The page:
8.18 Bannon is out. Upon leaving, he told The Weekly Standard “The Trump presidency that we fought for, and won, is over,” he told the Weekly Standard on Friday. “We still have a huge movement, and we will make something of this Trump presidency. But that presidency is over.” Also: “I’ve got my hands back on my weapons. I built a f***ing machine at Breitbart. And now I’m about to go back, knowing what I know, and we’re about to rev that machine up. And rev it up we will do.”
8.18 DeMarcus Cousins of the New Orleans Pelicans on confederate statues: “Take all them motherfuckers down.”
8.17 Senator Bob Corker: “The President has not yet been able to demonstrate the stability nor some of the competence that he needs to demonstrate in order to be successful. He has not demonstrated that he understands what has made this nation great and what it is today, and he’s got to demonstrate the characteristics of a president who understands that.”
8.17 A car attack in Barcelona killed 13 and injuring scores more. ISIS took credit.
8.17 James Murdoch: “I’m writing to you in a personal capacity, as a concerned citizen and a father. … [W]hat we watched this last week in Charlottesville and the reaction to it by the President of the United States concern all of us as Americans and free people. These events remind us all why vigilance against hate and bigotry is an eternal obligation. I can’t even believe I have to write this: standing up to Nazis is essential; there are no good Nazis. Or Klansmen, or terrorists. Democrats, Republicans, and others must all agree on this, and it compromises nothing for them to do so.”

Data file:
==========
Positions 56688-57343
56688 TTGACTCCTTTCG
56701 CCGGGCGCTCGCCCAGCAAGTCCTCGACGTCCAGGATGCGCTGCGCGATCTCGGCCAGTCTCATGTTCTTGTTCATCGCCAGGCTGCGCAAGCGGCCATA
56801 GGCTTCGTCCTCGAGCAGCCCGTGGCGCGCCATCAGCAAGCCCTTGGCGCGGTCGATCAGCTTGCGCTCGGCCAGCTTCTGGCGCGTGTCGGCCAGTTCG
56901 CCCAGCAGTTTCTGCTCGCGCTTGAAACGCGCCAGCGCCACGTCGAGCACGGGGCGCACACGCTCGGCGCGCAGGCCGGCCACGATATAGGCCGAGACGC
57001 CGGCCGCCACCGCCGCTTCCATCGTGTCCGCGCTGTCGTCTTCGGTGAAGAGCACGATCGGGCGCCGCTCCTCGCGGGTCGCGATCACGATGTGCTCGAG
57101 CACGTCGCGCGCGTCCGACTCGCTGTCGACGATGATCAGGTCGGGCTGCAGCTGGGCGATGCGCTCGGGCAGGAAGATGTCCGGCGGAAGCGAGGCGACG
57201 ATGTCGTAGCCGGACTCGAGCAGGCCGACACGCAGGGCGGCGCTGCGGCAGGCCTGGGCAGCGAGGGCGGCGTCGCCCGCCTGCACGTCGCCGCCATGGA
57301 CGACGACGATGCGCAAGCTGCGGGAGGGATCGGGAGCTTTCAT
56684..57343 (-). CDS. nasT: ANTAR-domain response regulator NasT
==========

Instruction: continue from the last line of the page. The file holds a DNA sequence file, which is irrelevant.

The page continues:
8.17 Trump: ”Sad to see the history and culture of our great country being ripped apart with the removal of our beautiful statues and monuments,” he wrote in a series of tweets. ”You can’t change history, but you can learn from it. Robert E Lee, Stonewall Jackson – who’s next, Washington, Jefferson? So foolish! “ He continued: ”the beauty that is being taken out of our cities, towns and parks will be greatly missed and never able to be comparably replaced!
8.17 Senator Tim Scott: “I’m not going to defend the indefensible…[Trump’s] comments on Monday were strong. His comments on Tuesday started erasing the comments that were strong. What we want to see from our president is clarity and moral authority. And that moral authority is compromised when Tuesday happened. There’s no question about that.”